LONDON – Hundreds of blocked truck drivers hoped to get the green light to leave the UK on Tuesday as the country woke up increasingly isolated and its bottled trade disrupted by neighbors fearing a new strain of circulating coronavirus in England.
More than 1,500 trucks meandered along a major highway in the south-east of England near the English Channel’s vital ports or crowded into an unused airport on Day 2 of an ordeal that began when dozens nations banned flights from the UK and France banned the entry of its trucks for a first 48 hours until Tuesday night.
The precautions were determined by a new variant of the virus that is thought to be more contagious, although experts say it does not appear to be more deadly or more resistant to vaccines.
On an island nation that relies heavily on its trade ties with the mainland, travel restrictions have raised fears of food shortages over Christmas.
The UK is already facing deep uncertainty over its final exit from the European Union in less than two weeks. The country has not yet concluded a post-Brexit trade agreement with the EU.
For the drivers, it was a gloomy day, some complained about the lack of toilets and food.
“My family is waiting for me, my children, my daughter, my son, my wife,” said Greg Mazurek of Poland. “It had to be a very fast trip, maximum three to four days. I spent 10 minutes in the UK at the gas station and 20 minutes unloading, and now I have to wait two days here in the port of Dover. ”
The drivers hoped that the ordeal would end in a few hours. The outlook improved on Tuesday, when the EU executive arm recommended lifting the bans.
The European Commission has said that people returning to their countries of origin should be able to do so, provided they test negative for the virus or quarantine. He said “freight flows must continue uninterrupted.”
Discussions continued between the UK and France, with any solution likely to focus on testing for virus drivers.
With about 10,000 trucks passing through Dover every day, accounting for about 20% of the country’s trade in goods, retailers are becoming increasingly concerned.
Andrew Opie, director of food and sustainability at the British Retail Consortium, warned of potential shortcomings in fresh vegetables and fruits after Christmas if borders do not “operate fairly freely” by Wednesday.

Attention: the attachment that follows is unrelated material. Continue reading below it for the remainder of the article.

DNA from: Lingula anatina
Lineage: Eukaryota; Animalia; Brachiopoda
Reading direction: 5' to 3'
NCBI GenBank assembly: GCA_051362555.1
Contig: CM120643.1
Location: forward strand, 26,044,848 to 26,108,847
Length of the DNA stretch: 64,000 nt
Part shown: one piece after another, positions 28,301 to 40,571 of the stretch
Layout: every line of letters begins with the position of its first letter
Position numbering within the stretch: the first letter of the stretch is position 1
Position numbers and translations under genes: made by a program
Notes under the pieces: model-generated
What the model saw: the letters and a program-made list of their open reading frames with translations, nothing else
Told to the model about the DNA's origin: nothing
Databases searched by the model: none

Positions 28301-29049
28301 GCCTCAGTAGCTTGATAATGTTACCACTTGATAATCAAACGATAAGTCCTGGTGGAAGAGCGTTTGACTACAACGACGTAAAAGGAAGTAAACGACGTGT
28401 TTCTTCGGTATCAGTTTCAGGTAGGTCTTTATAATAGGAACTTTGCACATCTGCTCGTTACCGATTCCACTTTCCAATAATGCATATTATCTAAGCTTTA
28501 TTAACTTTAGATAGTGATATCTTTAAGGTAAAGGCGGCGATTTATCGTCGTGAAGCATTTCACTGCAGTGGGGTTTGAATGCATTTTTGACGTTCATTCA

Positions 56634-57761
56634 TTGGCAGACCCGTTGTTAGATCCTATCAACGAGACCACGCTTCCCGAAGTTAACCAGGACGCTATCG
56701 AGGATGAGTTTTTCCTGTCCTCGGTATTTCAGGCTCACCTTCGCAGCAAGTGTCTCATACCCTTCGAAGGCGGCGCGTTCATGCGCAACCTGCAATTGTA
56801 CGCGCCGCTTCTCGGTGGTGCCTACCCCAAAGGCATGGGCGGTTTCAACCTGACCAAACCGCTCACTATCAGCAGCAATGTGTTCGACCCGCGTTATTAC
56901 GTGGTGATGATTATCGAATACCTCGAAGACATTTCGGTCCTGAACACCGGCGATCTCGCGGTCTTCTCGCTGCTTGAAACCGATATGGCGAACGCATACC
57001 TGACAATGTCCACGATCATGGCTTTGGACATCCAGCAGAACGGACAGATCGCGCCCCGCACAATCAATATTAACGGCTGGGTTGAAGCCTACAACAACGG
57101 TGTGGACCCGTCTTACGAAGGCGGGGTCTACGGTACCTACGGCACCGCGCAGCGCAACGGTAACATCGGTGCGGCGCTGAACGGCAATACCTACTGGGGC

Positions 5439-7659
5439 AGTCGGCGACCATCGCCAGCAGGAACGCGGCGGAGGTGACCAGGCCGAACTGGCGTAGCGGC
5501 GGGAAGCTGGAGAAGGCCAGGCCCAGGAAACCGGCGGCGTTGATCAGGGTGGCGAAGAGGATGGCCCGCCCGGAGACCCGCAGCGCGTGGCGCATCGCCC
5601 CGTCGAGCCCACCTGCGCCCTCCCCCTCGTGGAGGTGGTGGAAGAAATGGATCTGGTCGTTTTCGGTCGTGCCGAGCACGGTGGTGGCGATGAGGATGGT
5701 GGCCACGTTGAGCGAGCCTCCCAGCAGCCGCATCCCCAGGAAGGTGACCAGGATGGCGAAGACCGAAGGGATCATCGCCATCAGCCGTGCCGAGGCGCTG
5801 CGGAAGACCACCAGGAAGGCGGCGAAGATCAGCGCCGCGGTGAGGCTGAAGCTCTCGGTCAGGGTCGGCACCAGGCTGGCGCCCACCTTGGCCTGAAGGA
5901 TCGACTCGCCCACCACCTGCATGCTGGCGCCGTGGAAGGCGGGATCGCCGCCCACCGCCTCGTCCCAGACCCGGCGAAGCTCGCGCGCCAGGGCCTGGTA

The problem, he explained, is that empty trucks stationed in England cannot reach the mainland to pick up deliveries for Britain.
“They have to go back to places like Spain to pick up the next batch of raspberries and strawberries and they have to come back the next day, otherwise we will see interruptions,” he said.
The virus is responsible for 1.7 million deaths worldwide, including about 68,000 in the UK, the second largest number of deaths in Europe, behind the 69,000 people in Italy.
Over the weekend, Prime Minister Boris Johnson imposed strict blockade measures in London and surrounding areas amid growing concerns about the new strain, of which the first indications could be 70% more transmissible.
Johnson gave up a planned relaxation of the Christmas rules for millions of people and banned the internal mixing of households. Only essential trips will be allowed.
Asked if the vaccines now launched will work against the new strain, Ugur Sahin, chief executive of BioNTech – the German pharmaceutical company behind the Pfizer-BioNTech shooting – said he was confident it would be effective, but further studies were needed. . to be sure.
Meanwhile, in Switzerland, authorities are trying to track down about 10,000 people who arrived by plane from the UK since December 14 and ordered them to be quarantined for 10 days. Switzerland was one of the 40 countries that banned flights from the UK over the new strain.
The quarantine order is likely to affect thousands of Britons who may have already flocked to Swiss ski resorts. Unlike many of its neighbors, Switzerland has left most of its slopes open, attracting enthusiasts from all over Europe.
Coronavirus | News | USA / World